THE COURT: Yes.
MR. ESQUIJAROSA: I was held up at gunpoint and at shotgun point, and I don't have any sympathy, depending, I guess. I don't know.
THE COURT: Well, the question is this-
MR. ESQUIJAROSA: Okay.
THE COURT: Nobody is asking for you to have any sympathy. The point, in fact, is that you haven't heard anything about this case. Mr. Brown is presumed innocent as he sits there, and what happened to you certainly has nothing to do with this case and whether you would be able to set aside any personal feelings you may have about that and just listen and deliberate on this case solely on the facts you hear here, or, whether you would be thinking about what you heard or what happened to you.
MR. ESQUIJAROSA: There won't be no problem with that.
THE COURT: There won't be a problem for you?
Okay. So, can you promise me that you would not be thinking about what happened to you when you were listening to the evidence in this case?
MR. ESQUIJAROSA: I won't be. There won't be a problem.
THE COURT: Was there anybody else in the front?
MR. MERCADO: Yes.
* * * *
Later, in response to questioning from defense counsel concerning his ability to sit as a fair and impartial juror, Mr. Esquijarosa responded as follows:
DEFENSE COUNSEL: Okay. My same question to you. Do you think that you would sit and sort of relate to what might cause you, I don't know, some concern to relive the incident that happened to you?
MR. ESQUIJAROSA: I can't say yes or no. It all depends.
In my view, given Mr. Esquijarosa's understandable ambivalence about sitting as a juror in an armed robbery trial after he himself had been a victim, it is clear that he did not possess the requisite impartial state of mind necessary to render a fair verdict. He thus should have been excused for cause. See Hamilton v. State, 547 So.2d 630, 632 (Fla.1989).
Beginning with its decision in Singer v. State, 109 So.2d 7 (Fla.1959), the supreme court enunciated the following rule to be utilized by trial courts in determining juror competency:
[I]f there is [a] basis for any reasonable doubt as to any juror's possessing that state of mind which will enable him to render an impartial verdict based solely on the evidence submitted and the law announced at the trial[,] he should be excused on motion of a party, or by the court on its own motion.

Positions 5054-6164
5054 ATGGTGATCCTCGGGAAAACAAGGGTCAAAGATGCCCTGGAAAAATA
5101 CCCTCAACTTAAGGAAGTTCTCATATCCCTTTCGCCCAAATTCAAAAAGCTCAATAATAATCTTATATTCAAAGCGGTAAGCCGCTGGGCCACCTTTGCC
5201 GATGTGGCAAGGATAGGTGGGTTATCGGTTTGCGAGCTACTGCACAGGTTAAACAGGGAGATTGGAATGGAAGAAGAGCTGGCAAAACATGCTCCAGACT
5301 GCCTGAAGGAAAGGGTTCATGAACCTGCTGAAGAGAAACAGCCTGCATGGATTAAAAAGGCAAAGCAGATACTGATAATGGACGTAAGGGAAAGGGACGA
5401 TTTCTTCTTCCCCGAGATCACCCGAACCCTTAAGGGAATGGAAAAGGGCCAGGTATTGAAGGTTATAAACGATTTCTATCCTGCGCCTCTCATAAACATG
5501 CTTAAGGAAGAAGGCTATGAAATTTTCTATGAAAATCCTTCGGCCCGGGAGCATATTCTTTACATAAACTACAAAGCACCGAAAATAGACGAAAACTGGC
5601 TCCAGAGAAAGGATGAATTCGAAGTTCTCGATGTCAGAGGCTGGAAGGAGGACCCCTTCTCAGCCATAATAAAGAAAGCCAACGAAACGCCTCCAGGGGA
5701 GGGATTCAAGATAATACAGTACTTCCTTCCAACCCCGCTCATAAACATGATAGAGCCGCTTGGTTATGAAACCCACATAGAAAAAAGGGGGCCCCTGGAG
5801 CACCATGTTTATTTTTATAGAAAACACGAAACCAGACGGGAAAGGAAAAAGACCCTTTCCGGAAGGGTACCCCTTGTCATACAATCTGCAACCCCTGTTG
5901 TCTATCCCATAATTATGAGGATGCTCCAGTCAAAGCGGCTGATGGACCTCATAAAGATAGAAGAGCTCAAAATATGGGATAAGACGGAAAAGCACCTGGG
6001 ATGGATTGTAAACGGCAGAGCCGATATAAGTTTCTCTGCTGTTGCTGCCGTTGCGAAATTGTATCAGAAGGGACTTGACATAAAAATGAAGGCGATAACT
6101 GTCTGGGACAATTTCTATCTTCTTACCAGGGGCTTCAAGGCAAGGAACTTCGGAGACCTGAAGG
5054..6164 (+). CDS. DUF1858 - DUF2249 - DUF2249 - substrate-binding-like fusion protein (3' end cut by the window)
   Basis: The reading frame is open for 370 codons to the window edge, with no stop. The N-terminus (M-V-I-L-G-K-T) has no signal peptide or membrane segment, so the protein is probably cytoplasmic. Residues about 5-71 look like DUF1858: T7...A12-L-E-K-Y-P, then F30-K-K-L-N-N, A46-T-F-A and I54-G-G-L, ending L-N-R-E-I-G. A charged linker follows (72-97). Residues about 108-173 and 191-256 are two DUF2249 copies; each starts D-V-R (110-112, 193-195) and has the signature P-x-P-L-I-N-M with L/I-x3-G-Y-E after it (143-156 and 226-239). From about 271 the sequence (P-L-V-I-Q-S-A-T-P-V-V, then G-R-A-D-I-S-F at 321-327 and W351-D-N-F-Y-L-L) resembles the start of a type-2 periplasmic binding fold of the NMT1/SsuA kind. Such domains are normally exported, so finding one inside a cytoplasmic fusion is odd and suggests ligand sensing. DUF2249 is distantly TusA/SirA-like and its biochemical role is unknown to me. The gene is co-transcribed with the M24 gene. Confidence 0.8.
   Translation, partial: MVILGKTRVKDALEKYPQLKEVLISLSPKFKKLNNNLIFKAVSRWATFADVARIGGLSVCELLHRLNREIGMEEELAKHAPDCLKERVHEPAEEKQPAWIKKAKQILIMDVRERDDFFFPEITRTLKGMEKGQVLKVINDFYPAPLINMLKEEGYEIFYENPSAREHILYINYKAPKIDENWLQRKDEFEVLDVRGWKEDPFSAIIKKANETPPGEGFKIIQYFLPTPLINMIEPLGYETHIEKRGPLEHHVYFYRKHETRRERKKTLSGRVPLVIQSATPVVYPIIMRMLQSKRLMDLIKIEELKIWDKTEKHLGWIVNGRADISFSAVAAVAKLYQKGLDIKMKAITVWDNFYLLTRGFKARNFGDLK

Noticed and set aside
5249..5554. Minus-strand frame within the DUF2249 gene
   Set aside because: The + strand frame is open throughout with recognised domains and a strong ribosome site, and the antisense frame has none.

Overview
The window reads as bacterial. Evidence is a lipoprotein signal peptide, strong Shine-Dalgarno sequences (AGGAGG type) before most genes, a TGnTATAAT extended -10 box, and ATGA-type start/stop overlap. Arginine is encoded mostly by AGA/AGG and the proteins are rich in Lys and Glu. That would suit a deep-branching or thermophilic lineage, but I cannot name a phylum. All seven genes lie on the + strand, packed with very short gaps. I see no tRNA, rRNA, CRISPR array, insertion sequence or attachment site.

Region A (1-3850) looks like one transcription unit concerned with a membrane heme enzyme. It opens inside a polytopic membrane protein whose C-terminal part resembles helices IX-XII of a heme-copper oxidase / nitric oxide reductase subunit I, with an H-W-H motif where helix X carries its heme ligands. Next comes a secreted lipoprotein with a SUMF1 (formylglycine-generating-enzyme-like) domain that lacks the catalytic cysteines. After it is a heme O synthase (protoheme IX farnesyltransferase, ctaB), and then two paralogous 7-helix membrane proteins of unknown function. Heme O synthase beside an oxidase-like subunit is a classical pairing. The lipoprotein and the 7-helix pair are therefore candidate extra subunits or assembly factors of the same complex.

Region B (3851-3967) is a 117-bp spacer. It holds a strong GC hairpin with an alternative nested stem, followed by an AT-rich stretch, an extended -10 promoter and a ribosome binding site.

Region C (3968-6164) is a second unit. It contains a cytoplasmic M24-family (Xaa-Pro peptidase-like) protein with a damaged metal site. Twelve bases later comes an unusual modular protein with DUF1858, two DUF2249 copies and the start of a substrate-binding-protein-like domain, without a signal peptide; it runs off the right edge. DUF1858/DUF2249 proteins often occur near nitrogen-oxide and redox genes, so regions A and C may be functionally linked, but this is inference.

Id. at 23-24; see also Moore v. State, 525 So.2d 870, 872 (Fla.1988); Hill v. State, 477 So.2d 553, 555 (Fla.1985). Singer also reaffirmed the proposition that:
[A] juror's statement that he can and will return a verdict according to the evidence submitted and the law announced at the trial is not determinative of his competence, if it appears from other statements made by him [or] from other evidence that he is not possessed of a state of mind which will enable him to do so.
109 So.2d at 24; see also Leon v. State 396 So.2d 203, 205 (Fla. 3d DCA 1981). Later, in Lusk v. State, 446 So.2d 1038 (Fla.1984), the supreme court described the test for juror competency thusly: “[t]he test for determining juror competency is whether the juror can lay aside any bias or prejudice and render his verdict solely upon the evidence presented and the instructions on the law given to him by the court.” Id. at 1041. Still later, however, the supreme court emphasized that the standards for juror competency enunciated in Singer and Lusk must be construed together. Hamilton 547 So.2d at 632-33. Thus, for example, even where a prospective juror states, in response to questions from the bench, that he or she could hear the case with an open mind, if his or her responses to other questions raise reasonable doubt about his or her impartiality, that juror must be excused for cause. Id. at 633.
In this case, Mr. Esquijarosa initially and candidly informed the court of his doubts about his ability to sit fairly in this case. The fact that he may have later related to the court that he would not allow his personal feelings or experience to affect his decision making process was not necessarily dispositive as to his competency, given the equivocation of his other responses to the court and defense counsel. In light of Mr. Esquijarosa's expressed personal feelings about his own victimization by an armed robber, it is difficult for me to understand how he could have been sufficiently rehabilitated to serve as a fair and impartial juror in a case of this nature. As the appellant correctly asserts, a juror is not impartial when one party must overcome that juror's preconceived opinion in order to prevail. See Hamilton, 547 So.2d at 633; Hill, 477 So.2d at 556.
For these reasons, I agree with the majority that the appellant is entitled to a new trial.
1. The defendant also argues that the trial court erred in denying a special jury instruction. We conclude, however, that the matter was adequately covered in the standard jury instructions and thus the trial court did not err by rejecting defendant's special instruction. See Brown v. State, 423 So.2d 599 (Fla. 3d DCA 1982).
2. The issue was preserved by the defendant in the fashion set forth in Longshore v. Fronrath Chevrolet, Inc., 527 So.2d 922, 923 (Fla. 4th DCA 1988).
3. The trial court, after questioning other prospects, returned to Mercado, but we do not find that additional dialogue to be helpful to our analysis.
NESBITT, J., concurs.
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Docket No: No. 97-3045
Decided: February 03, 1999
Court: District Court of Appeal of Florida,Third District.